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Steve Blass

Steve Blass

Position(s):
P, LF, OF
Born:
April 18, 1942
Bats:
Right
Throws:
Right
Height:
6'
Weight:
165 lbs
Major League Debut:
5-10-1964 with PIT

He is one of the great mysteries in major league history.  A good control pitcher, who was 100-67 and had walked only 1.9 batters per nine innings in his career coming off his finest campaign ever, all of the sudden losing control of pitches.  Steve Blass during his career was one of the classiest players who ever put on the uniform of the Pittsburgh Pirates, when he completely lost his control in 1973 and sadly was gone from the game two years later.  He used every ounce of that class, to hold up strongly while the baseball world looked on him trying to solve the mystery of what ever happened to Steve Blass.
    
So compelling and confusing was the Blass situation that his loss of control has since been referred to as Steve Blass disease.  When a pitcher, such as Mark Wohlers and Rick Ankiel or even an infielder like Chuck Knoblach, suddenly lose control of their throws, they are certainly said to have acquired the dreaded Blass disease.  So popular was the malady that it even was brought up in the early 90’s TV show Northern Exposure.
    
While I’m sure Blass sometimes wishes it would all go away, he deals with it openly and at times has tried to help others who are going through it.
    
Although many have suffered the difficulty in the past, none were so confusing and so complete as what Blass went through.  Steve had pinpoint control, took advantage of the hitter’s weaknesses and finished the 1972 season with a career .598 winning percentage, then somehow the control disappeared and never would come back. Of course while it is those last awful moments that most baseball fans remember about the Connecticut native, the first eight years of his career, was every bit as wonderful as the last 2 were tragic.
    
He was signed by the Pirates out of High School in 1960.  Steve received an offer from the Cleveland Indians for a $2,500 bonus but they wanted him to wait until the next spring training to start.  Pittsburgh offered $4,000 and put him in their minor leagues immediately.  It didn’t hurt that his High School coach, Ed Kirby, also doubled as a part time scout for the club.
    
Steve stuck in the minor for 5 years and was helped a lot by the teams roving minor league pitching coach Don Osborne.  “ He helped me with guidance in terms of how to handle pro ball.  He preached the simplicity of pitching because as a youngster you try to complicate things.  He helped me to trust my stuff, get the ball over the plate and find out if your good enough” Blass stated.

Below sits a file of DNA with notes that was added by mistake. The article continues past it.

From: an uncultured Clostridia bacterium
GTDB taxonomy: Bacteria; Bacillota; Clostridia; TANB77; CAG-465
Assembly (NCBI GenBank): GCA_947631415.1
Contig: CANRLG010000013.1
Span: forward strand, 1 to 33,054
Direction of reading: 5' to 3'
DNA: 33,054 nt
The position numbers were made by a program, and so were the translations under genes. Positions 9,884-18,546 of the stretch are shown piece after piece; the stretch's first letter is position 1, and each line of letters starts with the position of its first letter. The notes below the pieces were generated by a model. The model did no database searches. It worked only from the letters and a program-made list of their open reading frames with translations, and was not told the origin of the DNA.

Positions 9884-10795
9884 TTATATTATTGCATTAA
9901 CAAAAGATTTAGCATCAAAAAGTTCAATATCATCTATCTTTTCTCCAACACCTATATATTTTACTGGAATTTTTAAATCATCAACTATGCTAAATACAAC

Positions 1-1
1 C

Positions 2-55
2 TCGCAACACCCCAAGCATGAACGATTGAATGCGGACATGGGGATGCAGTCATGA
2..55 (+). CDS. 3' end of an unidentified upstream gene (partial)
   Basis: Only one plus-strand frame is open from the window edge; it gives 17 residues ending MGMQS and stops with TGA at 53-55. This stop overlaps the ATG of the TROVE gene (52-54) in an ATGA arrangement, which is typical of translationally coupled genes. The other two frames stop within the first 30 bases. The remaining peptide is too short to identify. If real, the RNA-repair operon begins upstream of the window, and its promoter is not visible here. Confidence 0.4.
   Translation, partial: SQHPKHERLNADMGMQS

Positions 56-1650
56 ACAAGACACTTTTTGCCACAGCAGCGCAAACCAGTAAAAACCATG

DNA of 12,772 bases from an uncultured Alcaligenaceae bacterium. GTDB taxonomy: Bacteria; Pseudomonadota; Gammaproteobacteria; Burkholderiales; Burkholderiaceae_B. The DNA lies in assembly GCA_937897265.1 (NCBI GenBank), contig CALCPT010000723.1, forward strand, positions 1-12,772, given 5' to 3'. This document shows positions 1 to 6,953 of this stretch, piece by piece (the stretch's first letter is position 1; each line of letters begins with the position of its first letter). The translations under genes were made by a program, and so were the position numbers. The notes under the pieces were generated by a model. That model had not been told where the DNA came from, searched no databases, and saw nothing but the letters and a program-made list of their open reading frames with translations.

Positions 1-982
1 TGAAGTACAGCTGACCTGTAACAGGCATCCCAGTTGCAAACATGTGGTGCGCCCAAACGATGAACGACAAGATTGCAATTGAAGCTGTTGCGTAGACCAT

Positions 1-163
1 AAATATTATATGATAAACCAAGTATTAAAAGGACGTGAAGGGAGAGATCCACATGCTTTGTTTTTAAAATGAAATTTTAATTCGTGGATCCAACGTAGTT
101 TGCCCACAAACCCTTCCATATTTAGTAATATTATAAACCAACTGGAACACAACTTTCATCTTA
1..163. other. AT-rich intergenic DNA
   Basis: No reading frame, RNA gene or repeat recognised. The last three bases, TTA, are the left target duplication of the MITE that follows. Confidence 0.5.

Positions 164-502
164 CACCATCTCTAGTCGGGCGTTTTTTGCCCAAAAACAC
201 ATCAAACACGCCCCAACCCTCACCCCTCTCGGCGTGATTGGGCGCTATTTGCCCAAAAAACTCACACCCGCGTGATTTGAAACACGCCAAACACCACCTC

Finally in 1964, Steve got the call to the show and got his first opportunity to start on May 18th in Dodger Stadium against hall of fame hurler Don Drysdale.  He overcame the odds and beat LA 4-2 for his first major league win.  “ It was a dream come true.  I had been around several days and had pitched a time or two in relief.  Drysdale was 6-1 at the time and I looked up at the scoreboard and he was leading the league in just about everything.  What I remember about the game was Leo Durocher was their third base coach at the time and was screaming at me, using language I had never experienced before; he was trying to rattle me.  It certainly ended up being a wonderful thrill”.
    
The 22-year-old hurler, finished his rookie campaign at 5-8 with a 4.04 ERA, he would not make the club the following season as he was sent back down to the minor leagues again.  When he returned in 1966, Blass wanted to make sure it was for good. “Harry Walker sent me down in 1965.  It was important for me to prove I could stay this time.”
    
Stay he certainly did.  Steve won double digits for the team in ’66 going 11-7 before slipping to 6-8 the following year despite the fact his ERA went down from .387 to 3.55.  As tough as 1967 was, 1968 would prove to be otherwise as Blass moved from the ranks of average starter, to the Ace of the staff.  Steve went 18-6 that year, leading the National league in winning percentage with a .750 mark.  His miniscule 2.12 ERA, which was a career low, placed him 5th in the senior circuit.  During the year, Blass not only tossed three consecutive shutouts, but won 9 games in a row.
    
In 1969, Blass remained at the head of the game with a 16-10 mark, although his ERA more than doubled to 4.46.  He righted the ship a little in 1970 lowering it to 3.52 despite his losing 10-12 record; it was just a prelude to two consecutive great campaigns enjoyed by the Connecticut native.